Editor’s note: This originally appeared on Mikey Chee’s WeChat Official Account. Mikey is an entrepreneur based in Beijing. Founder of his own WeChat company, Fresh Prints, he also enjoys writing articles on ways businesses and people can use WeChat to grow their channels.
Lately, I’ve been seeing posts about mini programs and whether or not you should develop one for your organization. After four weeks of a mini program running alongside our Service Account, I now feel confident writing about it and about how to brainstorm your mini program if you plan on building one.
Since our launch, I have been monitoring our daily activity and every day I see a green line pop up and down.
Looking at the 48-hour window, we can see that the MP is being used every day.
This is super exciting.
Every day, without us sending any messages or articles, people are opening up the mini program and placing orders for photo books. Every day, someone is looking at the mini program and following our Service Account to complete their order. Every day, someone is printing their memories.
Daily engagement, hell yes. Give me some of that.
Does this mean it’ll work for every business? Probably not.
So here are some questions you should ask yourself before developing a mini program.
- How are you currently using a WeChat Official Account?
- What is your brand reach?
- What services, goods, or value do you deliver and share with your readers/followers/customers?
- What are some pain points in your business operations or organization that need solving and have WeChat touch points?
From there, you should be able to map out your next steps which are identifying functionality a mini program can provide for your business.
Is it product education? Is it a tool that can be shared in a group chat or conversation? Is it an e-commerce store? Is it an onboarding tool for customers?
Every business has different online needs, so each business can brainstorm for Mini Programs differently. The key is understanding what issues you have and how can they be solved with a Mini Program.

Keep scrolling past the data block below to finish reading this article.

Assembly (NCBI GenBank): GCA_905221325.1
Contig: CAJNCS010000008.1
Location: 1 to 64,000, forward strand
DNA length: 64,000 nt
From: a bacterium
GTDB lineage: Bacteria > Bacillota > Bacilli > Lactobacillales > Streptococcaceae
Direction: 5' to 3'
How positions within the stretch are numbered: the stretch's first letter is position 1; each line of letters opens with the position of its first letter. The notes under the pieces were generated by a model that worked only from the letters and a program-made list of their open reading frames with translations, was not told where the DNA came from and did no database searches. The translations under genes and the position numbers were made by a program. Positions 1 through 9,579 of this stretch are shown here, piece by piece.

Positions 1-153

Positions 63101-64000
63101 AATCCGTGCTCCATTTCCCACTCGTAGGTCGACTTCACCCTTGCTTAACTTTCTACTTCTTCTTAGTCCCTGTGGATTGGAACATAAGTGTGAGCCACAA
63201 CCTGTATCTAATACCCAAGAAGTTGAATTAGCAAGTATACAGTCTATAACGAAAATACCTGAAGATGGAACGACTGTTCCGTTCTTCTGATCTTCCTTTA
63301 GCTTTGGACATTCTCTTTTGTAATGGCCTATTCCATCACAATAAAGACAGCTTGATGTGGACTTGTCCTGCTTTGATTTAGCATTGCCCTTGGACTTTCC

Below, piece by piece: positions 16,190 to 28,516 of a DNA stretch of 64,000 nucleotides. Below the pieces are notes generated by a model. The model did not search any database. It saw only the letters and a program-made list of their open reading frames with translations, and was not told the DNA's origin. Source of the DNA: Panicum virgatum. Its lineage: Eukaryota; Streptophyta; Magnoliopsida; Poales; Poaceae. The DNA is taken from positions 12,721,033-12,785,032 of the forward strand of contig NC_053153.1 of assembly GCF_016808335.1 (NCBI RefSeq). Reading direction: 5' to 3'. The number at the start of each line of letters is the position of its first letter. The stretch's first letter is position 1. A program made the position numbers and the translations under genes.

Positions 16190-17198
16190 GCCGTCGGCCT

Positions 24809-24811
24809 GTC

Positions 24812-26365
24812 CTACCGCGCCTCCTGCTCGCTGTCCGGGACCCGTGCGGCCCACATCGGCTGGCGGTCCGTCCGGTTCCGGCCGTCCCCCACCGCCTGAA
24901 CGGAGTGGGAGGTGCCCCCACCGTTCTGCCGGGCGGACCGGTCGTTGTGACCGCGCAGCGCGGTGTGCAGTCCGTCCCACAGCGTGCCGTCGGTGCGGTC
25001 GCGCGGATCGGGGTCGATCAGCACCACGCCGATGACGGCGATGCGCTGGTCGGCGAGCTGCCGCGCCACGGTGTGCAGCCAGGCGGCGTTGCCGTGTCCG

Let’s take Airbnb for example. I did an article about them a while back.
Article here: 【WeChat What If】Airbnb: 7 Star Experience using WeChat
In my honest opinion, the Airbnb WeChat OA still blows. Not much has changed with their menu bar and it seems the main focus is to download their app. Their content, however, is off the charts. A lot of visual storytelling.
If the goal is to get app downloads, do you think the best way to do that is by shoving a URL to an app store down our throats? No.
Here’s how I think Airbnb could use a mini program to tie in their business model but also create a better call to action:
720-degree visual tours with potential rentals everytime you open the mini program.
Every time you open up the Mini Program, you either choose a city, budget and # of rooms OR you randomly choose and Airbnb lets you roam in a 720-degree view. That’s it. That’s the mini program.
Can’t this be done with an H5 page? Sure, but is it gonna be sexy when you share it in a group chat with your best buds planning the bachelor party to Chengdu? No. Because H5 pages are little cards when shared. Mini programs shared are sexy and have a more visual bounce to them.
With a visual mini program tool that complements your brand and digital strategy, you can then suggest users download the App to learn more. Badda bing badda boom. Everyone’s happy.
How do you know this will work?
I don’t, but I do know one company has already tried this. Monument Valley, the mobile puzzle game did something similar with WeChat mini games, and the user experience was excellent. Did I download the game after? No. I don’t play video games. Did I click the Call to Action? Yes, because it was that damn good.
Hope this little bit of information helps you break down whether you need mini programs in your life. I’m happy with ours, I can’t wait to improve it further.